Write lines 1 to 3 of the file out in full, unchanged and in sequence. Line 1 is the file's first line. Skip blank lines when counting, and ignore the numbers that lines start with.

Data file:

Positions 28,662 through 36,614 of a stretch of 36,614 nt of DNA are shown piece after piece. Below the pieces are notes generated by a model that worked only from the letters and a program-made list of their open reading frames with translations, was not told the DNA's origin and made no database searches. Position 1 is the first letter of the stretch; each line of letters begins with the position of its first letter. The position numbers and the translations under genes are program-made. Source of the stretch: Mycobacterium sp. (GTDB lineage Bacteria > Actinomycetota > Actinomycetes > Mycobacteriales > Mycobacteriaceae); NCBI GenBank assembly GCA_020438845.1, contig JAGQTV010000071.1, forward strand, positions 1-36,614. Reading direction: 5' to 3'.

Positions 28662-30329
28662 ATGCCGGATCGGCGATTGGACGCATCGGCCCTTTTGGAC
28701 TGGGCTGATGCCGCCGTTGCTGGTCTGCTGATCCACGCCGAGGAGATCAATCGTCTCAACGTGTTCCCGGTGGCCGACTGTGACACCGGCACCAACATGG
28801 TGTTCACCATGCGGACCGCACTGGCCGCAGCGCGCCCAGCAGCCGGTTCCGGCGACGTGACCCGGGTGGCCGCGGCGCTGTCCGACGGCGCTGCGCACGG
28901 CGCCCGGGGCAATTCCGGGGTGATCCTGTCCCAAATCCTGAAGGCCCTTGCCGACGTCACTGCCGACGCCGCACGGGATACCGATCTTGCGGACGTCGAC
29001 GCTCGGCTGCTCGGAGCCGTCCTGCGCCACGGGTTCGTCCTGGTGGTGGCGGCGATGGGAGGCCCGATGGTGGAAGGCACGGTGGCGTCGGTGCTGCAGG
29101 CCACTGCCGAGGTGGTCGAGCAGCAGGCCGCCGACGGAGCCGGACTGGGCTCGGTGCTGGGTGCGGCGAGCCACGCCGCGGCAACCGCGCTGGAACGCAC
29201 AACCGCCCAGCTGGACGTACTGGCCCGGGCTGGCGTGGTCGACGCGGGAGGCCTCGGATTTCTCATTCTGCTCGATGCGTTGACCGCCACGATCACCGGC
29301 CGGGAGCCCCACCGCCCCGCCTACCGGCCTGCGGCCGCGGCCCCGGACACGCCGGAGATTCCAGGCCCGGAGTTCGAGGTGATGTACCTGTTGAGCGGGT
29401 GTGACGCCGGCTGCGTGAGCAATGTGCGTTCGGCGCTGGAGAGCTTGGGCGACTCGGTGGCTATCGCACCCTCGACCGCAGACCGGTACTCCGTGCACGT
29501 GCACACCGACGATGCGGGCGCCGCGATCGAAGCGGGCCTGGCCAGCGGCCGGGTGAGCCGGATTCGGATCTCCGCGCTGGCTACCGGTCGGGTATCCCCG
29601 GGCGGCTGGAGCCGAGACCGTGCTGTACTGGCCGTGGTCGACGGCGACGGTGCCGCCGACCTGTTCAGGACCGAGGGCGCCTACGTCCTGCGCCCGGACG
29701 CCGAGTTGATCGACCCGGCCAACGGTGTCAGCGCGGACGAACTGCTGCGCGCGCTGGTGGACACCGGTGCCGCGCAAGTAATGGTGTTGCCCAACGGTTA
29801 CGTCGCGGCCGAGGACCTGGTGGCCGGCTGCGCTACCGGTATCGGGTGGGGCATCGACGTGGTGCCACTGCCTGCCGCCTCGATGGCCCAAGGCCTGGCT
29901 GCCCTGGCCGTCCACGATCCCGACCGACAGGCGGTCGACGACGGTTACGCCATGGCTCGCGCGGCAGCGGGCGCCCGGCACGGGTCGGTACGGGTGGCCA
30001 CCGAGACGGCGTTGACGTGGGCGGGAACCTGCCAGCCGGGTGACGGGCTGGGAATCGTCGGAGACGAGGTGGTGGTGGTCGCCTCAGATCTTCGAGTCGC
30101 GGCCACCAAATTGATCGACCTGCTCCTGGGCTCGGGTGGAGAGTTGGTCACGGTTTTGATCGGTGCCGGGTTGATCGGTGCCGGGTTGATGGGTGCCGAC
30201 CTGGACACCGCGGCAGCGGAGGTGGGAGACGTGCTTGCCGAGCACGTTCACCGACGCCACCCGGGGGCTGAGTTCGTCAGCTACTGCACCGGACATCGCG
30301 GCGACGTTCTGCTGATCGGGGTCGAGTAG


Positions 28,662 through 36,614 of a stretch of 36,614 nt of DNA are shown piece after piece. Below the pieces are notes generated by a model that worked only from the letters and a program-made list of their open reading frames with translations, was not told the DNA's origin and made no database searches. Position 1 is the first letter of the stretch; each line of letters begins with the position of its first letter. The position numbers and the translations under genes are program-made. Source of the stretch: Mycobacterium sp. (GTDB lineage Bacteria > Actinomycetota > Actinomycetes > Mycobacteriales > Mycobacteriaceae); NCBI GenBank assembly GCA_020438845.1, contig JAGQTV010000071.1, forward strand, positions 1-36,614. Reading direction: 5' to 3'.

Positions 28662-30329
28662 ATGCCGGATCGGCGATTGGACGCATCGGCCCTTTTGGAC